You are correct that most electricity in the US is produced from coal and gas power plants. I also agree with you about the calcualation of gas generation. My main power is that the efficicney of induction cooking should not be examed only at the stovetop, but from the sources. Electricity itself is not a raw energy source.

                                                    1. re: Chemicalkinetics

                                                      Of course. I don't disagree, just reflecting on the unfortunate fact that efficiency is hard to find no matter where you look.
                                                      I know the US does have some of the better power plants, but I was under the impression that some sections of our power grid are among the least efficient in the world. I recall a lot of information going around during the 2003 Northeast blackout about how that part of the power grid particularly around New York, New Jersey, Philadelphia, and Southern New England, being among the oldest electrical systems in the world, was among the absolute most poorly designed. Oddly, though all of the surrounding neighborhoods and towns were blacked out for days, my parents' neighborhood, where I was living at the time, never lost power. There was talk in both the 2004 and 2008 presidential campaigns about serious updating of the power grid, so let's hope that actually comes to pass. Regardless of how it compares internationally, it's not even close to as good as we can make it.

                                                      1. re: danieljdwyer

                                                        Daniel,

                                                        I think on average we are not as good as European, but better than other countries. I think it comes to a bit of a tradeoff in term of updating power plants. Newer power plants are more efficient, saving money and energy, but updating them too often is not smart either. I remember reading Apple cofounder Steve Wozniak loves the Toyota Prius, and buy a new one every single year. Well, buying a new car every year is not really environmentally friendly -- even reselling them. There are costs to upgrading power plants, both economically and environmentally. By the way, I do think we should upgrade some of our older power plants. I just hope people don't get too emotionally about it.

                                                        1. re: Chemicalkinetics

                                                          Upgrading power plants would be great, but it's only one piece of the puzzle - the biggest piece, but also the most costly and conententious. Upgrading the power substations, transformers, power lines, computerization of distribution (so called smart grid technology), and a redesign of the actual distribution grid to focus on closer to source usage, controlled distribution or directed power output, and decentralized generation are among small scale projects that would make an enormous difference without being resource intensive. Much of the grant money is already in place for these upgrades, some of it having been allocated as long as five years ago. Unfortunately, there isn't much profit to be made in the design, labor, or material production, so the money that is available is stuck. Until that money is spent, no new money will be allocated. Kind of an absurd issue to have in this economy.

                                                    2. re: danieljdwyer

                                                      It's true that there are inefficiencies in the gas distribution process. But similar inefficiencies must be taken into account whether gas is being pumped to a residential stovetop or to a turbine at a power plant.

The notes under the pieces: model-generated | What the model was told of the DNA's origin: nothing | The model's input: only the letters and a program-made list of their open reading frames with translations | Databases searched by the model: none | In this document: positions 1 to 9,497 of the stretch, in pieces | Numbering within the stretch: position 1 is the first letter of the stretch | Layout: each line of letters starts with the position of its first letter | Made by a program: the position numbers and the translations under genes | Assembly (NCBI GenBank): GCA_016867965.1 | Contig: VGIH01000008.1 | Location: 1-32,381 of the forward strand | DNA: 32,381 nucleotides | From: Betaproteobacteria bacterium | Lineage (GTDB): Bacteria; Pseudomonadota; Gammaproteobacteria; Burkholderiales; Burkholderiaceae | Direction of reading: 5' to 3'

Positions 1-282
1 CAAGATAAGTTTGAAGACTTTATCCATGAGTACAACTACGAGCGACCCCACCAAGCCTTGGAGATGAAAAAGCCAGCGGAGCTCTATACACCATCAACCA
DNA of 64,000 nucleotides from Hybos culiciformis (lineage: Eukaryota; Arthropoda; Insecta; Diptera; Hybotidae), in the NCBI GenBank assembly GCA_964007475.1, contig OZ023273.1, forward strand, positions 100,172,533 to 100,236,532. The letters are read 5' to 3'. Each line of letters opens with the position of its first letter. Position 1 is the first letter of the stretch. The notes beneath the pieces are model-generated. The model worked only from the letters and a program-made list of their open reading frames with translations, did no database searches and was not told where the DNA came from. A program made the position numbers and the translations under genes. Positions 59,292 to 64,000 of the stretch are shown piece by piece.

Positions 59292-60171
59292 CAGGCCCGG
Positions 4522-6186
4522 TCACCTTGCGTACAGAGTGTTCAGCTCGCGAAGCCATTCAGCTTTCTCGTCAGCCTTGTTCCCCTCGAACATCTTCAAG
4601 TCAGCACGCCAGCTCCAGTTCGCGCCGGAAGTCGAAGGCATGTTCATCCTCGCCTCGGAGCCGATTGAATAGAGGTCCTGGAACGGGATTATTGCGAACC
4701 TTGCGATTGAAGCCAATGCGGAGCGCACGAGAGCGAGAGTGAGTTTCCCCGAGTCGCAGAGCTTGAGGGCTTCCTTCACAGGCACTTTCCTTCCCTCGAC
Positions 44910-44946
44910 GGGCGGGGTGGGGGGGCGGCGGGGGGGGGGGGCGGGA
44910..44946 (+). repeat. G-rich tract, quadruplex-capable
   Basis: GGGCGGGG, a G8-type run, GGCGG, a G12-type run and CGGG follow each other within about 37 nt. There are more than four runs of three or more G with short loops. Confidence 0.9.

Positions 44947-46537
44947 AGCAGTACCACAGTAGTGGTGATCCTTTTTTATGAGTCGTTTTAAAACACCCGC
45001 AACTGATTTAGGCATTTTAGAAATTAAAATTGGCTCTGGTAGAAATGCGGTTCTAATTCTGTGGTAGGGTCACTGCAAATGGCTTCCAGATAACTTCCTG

Of course, not all power plants are gas-fired. When the inefficiencies make it too expensive to make electricity from gas, the power plant will switch to a different fuel, which may be more (nuclear) or less (coal) efficient at the point of use.

                                                      In hotter parts of the country, though, the biggest difference in energy usage between gas and induction cooktops may be indirect. For at least a significant part of the year in Sacramento, where I live, the waste heat from a gas cooktop - 60-70% of the total energy used - will be removed from the house using an air conditioner. Talk about inefficiency...

                                                      1. re: alanbarnes

                                                        Alan,

                                                        Ok, in the case, you are pumping air conditioning to offset the heat, that is wasteful. Though I have lived in Davis (which is very close to Sacramento) and I am not sure if I would consider that as a very hot place.

                                                        Alternatively, one may argue that the extra heat from gas stovetop is not wasted in winters and is beneficial. e.g.: the 60% heat loss is really NOT lost because you would have to turn up your heater otherwise. So, it is not a lost.

                                                        1. re: alanbarnes

                                                          And then you have my first college apartment in Boston, where the lost heat from the stove, oven, and shower were the only things keeping the place warm from November through March.

                                                          1. re: danieljdwyer

                                                            Daniel,

                                                            Right, in that case, heat lost is not a lost at all. There you have 100% efficiency. Ha ha ha.

                                    2. If it meant having to have an electric cook top, then I'd go for gas. Electric ovens are better, but gas is by far a better option for the stove top. The heat is instant, it's easier to control, etc. There's nothing worse than having an electric burner that's too hot at a crucial time in the cooking process.

                                      1 Reply
                                      1. re: heWho

                                        I can't stand electric cooktops, either. But if the OP is buying a range instead of a wall oven, there are plenty of "dual fuel" models out there with electric ovens and gas cooktops.